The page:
The Ambiguity of Technoscience: From Phenomenotechnique to Design Science

01 October 2019 → 14 August 2022
Research Foundation - Flanders (FWO)
Research disciplines
No data available
Technoscience design science science studies
Project description

The 2018 Nobel Prize in Chemistry was awarded to work on ‘directed evolution’. The latter is not a new theory or discovery, but a technique to let natural selection shape proteins for us. Advances such as these are often claimed to indicate a bigger shift from science to ‘technoscience’: that is, from describing the world to actively shaping it. With this shift, the line between science and technology becomes blurred.

However, if the concept of ‘technoscience’ wants to grasp the novelty of recent scientific disciplines, it has to address a fundamental ambiguity that remains in the literature. ‘Technoscience’ either refers to a historical shift from science to technoscience, where the blurring happens only in the latter, or it means that all sciences have always been technologically shaping the world, a fact that only now is being realized. According to the latter view, recent technosciences are therefore not unusual.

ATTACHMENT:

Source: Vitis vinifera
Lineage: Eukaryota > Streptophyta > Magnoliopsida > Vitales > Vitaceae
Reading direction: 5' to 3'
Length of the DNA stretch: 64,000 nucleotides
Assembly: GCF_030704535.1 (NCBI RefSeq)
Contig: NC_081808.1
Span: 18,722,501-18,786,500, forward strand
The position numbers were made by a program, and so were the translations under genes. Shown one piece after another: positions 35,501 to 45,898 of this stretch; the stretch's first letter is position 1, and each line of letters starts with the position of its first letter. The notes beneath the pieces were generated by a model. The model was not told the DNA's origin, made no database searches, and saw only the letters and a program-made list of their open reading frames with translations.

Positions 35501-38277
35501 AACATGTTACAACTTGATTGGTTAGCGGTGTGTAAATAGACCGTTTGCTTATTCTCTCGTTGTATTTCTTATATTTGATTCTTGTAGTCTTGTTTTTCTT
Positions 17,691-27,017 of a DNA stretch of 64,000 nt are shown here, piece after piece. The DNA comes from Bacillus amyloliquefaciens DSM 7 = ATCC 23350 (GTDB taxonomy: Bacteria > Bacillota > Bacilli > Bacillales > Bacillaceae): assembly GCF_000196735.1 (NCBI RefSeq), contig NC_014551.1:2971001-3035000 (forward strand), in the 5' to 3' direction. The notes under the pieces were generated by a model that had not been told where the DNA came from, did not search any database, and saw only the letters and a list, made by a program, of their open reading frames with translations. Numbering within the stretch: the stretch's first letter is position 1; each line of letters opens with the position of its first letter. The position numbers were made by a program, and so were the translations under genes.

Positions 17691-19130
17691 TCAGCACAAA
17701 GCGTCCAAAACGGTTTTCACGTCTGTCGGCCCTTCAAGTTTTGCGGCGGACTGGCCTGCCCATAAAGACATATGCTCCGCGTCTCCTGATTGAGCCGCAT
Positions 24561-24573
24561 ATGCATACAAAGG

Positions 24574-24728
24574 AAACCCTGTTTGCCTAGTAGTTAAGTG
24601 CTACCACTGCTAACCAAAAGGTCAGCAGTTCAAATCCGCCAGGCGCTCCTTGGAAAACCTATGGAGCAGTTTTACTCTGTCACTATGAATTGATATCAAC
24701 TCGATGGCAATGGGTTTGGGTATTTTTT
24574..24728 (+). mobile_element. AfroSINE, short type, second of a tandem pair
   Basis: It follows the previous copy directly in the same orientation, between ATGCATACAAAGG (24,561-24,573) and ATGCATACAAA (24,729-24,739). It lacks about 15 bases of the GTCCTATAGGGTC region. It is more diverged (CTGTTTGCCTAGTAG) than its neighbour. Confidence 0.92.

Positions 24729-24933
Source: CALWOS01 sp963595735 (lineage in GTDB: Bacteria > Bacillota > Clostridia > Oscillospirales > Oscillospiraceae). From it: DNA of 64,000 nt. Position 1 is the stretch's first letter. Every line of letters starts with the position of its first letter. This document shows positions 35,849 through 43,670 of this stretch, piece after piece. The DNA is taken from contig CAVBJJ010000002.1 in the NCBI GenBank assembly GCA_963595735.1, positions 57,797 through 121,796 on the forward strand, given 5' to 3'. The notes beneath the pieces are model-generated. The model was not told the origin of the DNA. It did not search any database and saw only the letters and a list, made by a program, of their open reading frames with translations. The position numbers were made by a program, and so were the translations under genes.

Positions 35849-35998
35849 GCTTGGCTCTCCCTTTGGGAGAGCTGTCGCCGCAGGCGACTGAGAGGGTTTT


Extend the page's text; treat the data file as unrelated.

My project aims to show that both perspectives need not be mutually exclusive. Firstly, this will be done by showing how different perspectives on the technological aspect of science inspired these two interpretations of technoscience. The second part of the project develops this combined framework through the case studies of synthetic biology and data science. I will defend the thesis that although both earlier sciences and technosciences are technologically shaping the world, the latter are characterized by the novelty of their ‘design approach’.